“RSS of other Hindu rightwing groups always back the actions, and provide the moral legitimacy, to the Indian Army in Kashmir by running a negative hatred campaign against Kashmiris,” says Khurram Parvez, a Srinagar-based human rights defender. “The legal impunity and lawful accountability of the Indian Armed Forces in Kashmir that comes because of the Indian Armed Forces Special Powers Act (AFSPA) actually stems from the moral impunity created in India by the RSS or other right-wing organisations.”
Earlier the fringe, but now the majority, and in power, outfits like the RSS, he says, have always supported the accused, and harassed the victim. Citing the recent instance of rape and murder of a minor girl from Kathua, where a Hindu group Hindu Ekta Manch protested against the arrest of the accused paedophile-killer cop, Khurram says, “Such campaigns remind one of Jagmohan’s tenure as J&K governor.”
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After presiding over multiple massacres in Kashmir, when Jagmohan was finally removed in May 1990, “RSS protested in Delhi, saying that the man who was teaching Kashmiris a lesson, the hard way, is being weakened.” This moral legitimacy, the rights activist argues, is far more dangerous than a written law because it directly affects peoples’ mindset.
Otherwise not all Indians hate Kashmiris, Khurram continues. “But to curb the sympathy some Indians have for Kashmiris, a hate campaign has to be there and that’s what the RSS is doing. Why do you think, our boys are being attacked outside the state and why media is getting more involved in inciting the violence against Kashmiri Muslims? It’s simply happening on clear Sangh dictations. Even the Kashmiri Pandits—some of whom are toeing their line—are no dear to them. They’re just being used by them.”
RSS, he says, has already infiltrated in Indian bureaucracy, army or armed forces “but continues to trains its cadres to build the capacity to be involved in riots whenever required to so”.
By one way or the other, directly or indirectly, RSS continues to frame an opinion about Kashmiri Muslims. The right-winger is even reportedly fiddling with textbooks and school curriculum.
In the run-up to 2014 Lok Sabha elections, the RSS’s rank and file would address their supporters to devise methods to mount judicial attacks on Kashmir’s State Subject Law, or Article 35A. The RSS even backed some petitions filed against Article 35A, the abolition of which, according to Khurram, won’t have any impact on the demography of Kashmir.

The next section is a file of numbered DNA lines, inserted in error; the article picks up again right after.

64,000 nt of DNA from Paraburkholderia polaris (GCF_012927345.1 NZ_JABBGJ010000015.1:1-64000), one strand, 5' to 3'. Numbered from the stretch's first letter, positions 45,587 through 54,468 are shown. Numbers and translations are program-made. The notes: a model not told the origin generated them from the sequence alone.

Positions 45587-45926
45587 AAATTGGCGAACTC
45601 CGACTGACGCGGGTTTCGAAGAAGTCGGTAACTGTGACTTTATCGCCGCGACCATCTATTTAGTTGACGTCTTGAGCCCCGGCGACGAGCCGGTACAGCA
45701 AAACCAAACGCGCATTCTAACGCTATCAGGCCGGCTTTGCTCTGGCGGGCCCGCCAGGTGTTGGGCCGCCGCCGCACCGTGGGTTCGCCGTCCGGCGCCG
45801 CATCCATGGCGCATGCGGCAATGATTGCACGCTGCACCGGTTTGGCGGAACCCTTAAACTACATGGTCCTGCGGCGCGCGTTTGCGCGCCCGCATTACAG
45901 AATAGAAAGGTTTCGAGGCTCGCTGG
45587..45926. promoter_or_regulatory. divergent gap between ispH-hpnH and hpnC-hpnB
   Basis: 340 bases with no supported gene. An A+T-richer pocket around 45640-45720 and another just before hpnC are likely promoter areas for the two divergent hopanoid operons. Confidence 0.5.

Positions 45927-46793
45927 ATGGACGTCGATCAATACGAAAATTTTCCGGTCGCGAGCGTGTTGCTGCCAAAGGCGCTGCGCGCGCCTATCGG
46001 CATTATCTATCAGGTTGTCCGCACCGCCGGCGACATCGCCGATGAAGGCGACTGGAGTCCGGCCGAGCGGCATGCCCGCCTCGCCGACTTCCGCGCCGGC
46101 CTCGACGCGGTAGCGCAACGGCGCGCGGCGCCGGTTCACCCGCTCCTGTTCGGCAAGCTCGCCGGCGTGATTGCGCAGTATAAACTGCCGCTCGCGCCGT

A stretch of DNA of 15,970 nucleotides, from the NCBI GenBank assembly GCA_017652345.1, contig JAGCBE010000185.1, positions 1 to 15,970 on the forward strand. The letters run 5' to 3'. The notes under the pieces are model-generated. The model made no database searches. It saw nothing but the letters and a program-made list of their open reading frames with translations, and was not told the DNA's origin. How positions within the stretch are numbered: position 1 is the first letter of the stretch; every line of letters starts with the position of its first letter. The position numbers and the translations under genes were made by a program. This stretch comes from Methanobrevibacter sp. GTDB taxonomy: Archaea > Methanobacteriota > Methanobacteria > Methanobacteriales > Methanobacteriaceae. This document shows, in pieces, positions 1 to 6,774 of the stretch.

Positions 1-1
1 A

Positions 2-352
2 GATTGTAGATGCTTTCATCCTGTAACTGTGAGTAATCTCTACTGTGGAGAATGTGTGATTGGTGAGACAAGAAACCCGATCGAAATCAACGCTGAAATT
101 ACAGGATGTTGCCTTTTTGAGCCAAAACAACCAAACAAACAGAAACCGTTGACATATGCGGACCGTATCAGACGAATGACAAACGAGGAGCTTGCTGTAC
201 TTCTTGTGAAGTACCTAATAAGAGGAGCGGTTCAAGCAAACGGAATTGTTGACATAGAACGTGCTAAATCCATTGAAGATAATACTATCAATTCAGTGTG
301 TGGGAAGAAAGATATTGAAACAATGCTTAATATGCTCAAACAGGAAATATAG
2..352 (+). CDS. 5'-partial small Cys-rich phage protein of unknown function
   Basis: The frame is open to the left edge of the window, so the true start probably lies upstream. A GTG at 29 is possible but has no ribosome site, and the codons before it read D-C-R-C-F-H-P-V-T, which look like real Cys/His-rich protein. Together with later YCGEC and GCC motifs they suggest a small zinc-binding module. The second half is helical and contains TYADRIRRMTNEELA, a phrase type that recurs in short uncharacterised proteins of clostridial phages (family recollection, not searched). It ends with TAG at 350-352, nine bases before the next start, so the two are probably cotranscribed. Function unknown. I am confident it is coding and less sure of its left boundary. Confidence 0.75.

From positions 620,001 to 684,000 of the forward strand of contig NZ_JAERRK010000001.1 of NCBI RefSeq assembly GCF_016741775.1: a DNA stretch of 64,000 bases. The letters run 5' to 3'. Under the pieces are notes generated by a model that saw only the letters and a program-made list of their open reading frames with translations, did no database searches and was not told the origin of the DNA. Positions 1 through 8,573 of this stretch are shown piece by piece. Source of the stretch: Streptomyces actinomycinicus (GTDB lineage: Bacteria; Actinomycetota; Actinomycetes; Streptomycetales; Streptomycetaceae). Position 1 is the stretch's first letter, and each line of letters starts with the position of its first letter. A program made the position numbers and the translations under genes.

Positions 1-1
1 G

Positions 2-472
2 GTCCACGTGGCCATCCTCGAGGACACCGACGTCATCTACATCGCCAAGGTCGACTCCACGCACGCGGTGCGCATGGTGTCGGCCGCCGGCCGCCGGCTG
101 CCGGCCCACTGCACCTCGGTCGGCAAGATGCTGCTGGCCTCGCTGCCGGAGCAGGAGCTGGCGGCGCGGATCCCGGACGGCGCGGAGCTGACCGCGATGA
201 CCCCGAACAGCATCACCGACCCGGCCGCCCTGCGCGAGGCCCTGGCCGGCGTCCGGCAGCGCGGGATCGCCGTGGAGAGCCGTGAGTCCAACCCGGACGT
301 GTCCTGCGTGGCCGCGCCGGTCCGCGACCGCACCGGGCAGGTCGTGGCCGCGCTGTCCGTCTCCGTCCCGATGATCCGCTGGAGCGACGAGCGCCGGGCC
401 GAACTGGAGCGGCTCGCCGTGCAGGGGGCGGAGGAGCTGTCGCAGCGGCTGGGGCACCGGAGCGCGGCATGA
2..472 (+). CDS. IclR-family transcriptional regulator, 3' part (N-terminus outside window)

“There’ve been reports about scams in Jammu that its demography is changing,” he says. “People from states like Punjab have gotten the fake Permanent Resident Certificates and are now the state subjects of Jammu. Legally, no one can stop a Jammu resident from buying property in Kashmir. But, for all these years, due to the political uncertainty, no Hindu came here. Why would they come now? This is done to just create fear in minds of people.”
Apart from the issue of Kashmir, cow slaughter or Ramjanmabhoomi, RSS has always supported the unexpected.
When America attacked Vietnam and drew global flak, RSS congratulated the United States President, writing, “You are the forces of Dharma religion in the world, we congratulate you and we fully stand with you.” Later when Iraq was attacked for its oil, RSS came up with a statement that “attacking Iraq is a full right of America and this is a very desirable thing.”
Speaking about what kind of thinking inspires RSS, Ram Puniyani says, “RSS was inspired by values including Nazism of Hitler, who was putting out the concept of nationalism based on race. Hitler was launching campaigns against minorities of his country.”
No wonder then, why minorities in India today decry a sense of insecurity.